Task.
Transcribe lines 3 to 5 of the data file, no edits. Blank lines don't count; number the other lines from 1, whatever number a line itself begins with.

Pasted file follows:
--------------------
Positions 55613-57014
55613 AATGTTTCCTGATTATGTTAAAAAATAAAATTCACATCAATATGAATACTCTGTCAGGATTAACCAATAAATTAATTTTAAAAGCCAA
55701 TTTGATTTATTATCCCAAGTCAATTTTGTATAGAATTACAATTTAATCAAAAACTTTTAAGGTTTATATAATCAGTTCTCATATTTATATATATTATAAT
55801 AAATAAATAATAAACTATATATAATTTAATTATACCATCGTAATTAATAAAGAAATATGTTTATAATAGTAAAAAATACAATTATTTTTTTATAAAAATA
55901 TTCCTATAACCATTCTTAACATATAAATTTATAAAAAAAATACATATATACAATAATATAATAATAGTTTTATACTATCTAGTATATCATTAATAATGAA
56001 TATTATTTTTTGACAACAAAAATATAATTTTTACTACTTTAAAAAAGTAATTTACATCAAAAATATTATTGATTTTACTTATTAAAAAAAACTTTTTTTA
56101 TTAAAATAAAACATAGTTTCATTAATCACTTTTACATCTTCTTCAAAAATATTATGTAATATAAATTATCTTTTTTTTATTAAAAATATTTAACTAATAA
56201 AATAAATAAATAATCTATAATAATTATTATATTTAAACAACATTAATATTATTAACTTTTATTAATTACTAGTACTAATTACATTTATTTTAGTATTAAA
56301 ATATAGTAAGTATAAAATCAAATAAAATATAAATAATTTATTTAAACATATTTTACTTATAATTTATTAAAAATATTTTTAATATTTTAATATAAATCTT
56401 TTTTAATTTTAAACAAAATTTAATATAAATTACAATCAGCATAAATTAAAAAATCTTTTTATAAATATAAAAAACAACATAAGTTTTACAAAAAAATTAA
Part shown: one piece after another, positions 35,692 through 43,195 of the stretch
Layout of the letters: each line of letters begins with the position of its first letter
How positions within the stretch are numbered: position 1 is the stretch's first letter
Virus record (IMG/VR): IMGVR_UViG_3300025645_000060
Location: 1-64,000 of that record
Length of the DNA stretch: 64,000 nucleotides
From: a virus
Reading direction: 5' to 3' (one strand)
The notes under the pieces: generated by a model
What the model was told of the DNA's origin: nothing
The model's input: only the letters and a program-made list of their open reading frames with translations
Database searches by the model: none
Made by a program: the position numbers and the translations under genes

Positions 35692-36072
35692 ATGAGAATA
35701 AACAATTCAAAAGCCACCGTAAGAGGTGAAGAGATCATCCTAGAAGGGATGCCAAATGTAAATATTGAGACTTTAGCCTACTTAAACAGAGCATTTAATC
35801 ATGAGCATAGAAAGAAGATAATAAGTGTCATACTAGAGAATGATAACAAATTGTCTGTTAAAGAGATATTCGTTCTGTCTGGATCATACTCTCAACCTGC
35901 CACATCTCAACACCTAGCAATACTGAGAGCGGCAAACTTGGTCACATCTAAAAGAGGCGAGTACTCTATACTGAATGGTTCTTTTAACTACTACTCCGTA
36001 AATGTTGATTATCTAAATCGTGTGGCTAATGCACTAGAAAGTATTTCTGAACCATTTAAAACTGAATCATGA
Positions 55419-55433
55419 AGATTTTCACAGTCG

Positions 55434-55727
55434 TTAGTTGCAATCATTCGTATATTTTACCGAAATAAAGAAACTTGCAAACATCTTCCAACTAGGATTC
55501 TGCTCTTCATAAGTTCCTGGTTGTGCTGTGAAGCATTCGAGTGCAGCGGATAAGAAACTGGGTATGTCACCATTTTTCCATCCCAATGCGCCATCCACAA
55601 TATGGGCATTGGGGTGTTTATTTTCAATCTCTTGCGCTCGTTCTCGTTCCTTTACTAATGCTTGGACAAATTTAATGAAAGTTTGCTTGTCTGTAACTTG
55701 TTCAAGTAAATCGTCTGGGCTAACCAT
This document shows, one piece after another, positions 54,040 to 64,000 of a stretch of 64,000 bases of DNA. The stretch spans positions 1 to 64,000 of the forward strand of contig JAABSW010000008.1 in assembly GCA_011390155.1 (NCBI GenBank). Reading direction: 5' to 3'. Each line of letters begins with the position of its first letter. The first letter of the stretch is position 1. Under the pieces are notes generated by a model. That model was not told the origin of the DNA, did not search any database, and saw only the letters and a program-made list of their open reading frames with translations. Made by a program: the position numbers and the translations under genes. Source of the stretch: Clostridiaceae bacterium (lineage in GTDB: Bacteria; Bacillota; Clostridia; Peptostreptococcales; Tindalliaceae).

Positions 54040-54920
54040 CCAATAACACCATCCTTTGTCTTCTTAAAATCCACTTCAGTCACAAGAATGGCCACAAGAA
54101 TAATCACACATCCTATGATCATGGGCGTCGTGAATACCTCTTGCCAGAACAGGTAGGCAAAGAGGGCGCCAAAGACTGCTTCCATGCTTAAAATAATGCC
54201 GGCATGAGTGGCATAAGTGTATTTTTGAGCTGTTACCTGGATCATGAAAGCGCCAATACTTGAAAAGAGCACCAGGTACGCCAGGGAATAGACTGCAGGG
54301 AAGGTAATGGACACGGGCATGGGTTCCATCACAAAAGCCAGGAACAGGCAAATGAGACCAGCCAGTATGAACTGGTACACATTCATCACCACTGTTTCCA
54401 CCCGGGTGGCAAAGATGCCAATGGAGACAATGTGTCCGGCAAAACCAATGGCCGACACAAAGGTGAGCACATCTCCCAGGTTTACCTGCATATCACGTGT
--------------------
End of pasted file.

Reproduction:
55701 TTTGATTTATTATCCCAAGTCAATTTTGTATAGAATTACAATTTAATCAAAAACTTTTAAGGTTTATATAATCAGTTCTCATATTTATATATATTATAAT
55801 AAATAAATAATAAACTATATATAATTTAATTATACCATCGTAATTAATAAAGAAATATGTTTATAATAGTAAAAAATACAATTATTTTTTTATAAAAATA
55901 TTCCTATAACCATTCTTAACATATAAATTTATAAAAAAAATACATATATACAATAATATAATAATAGTTTTATACTATCTAGTATATCATTAATAATGAA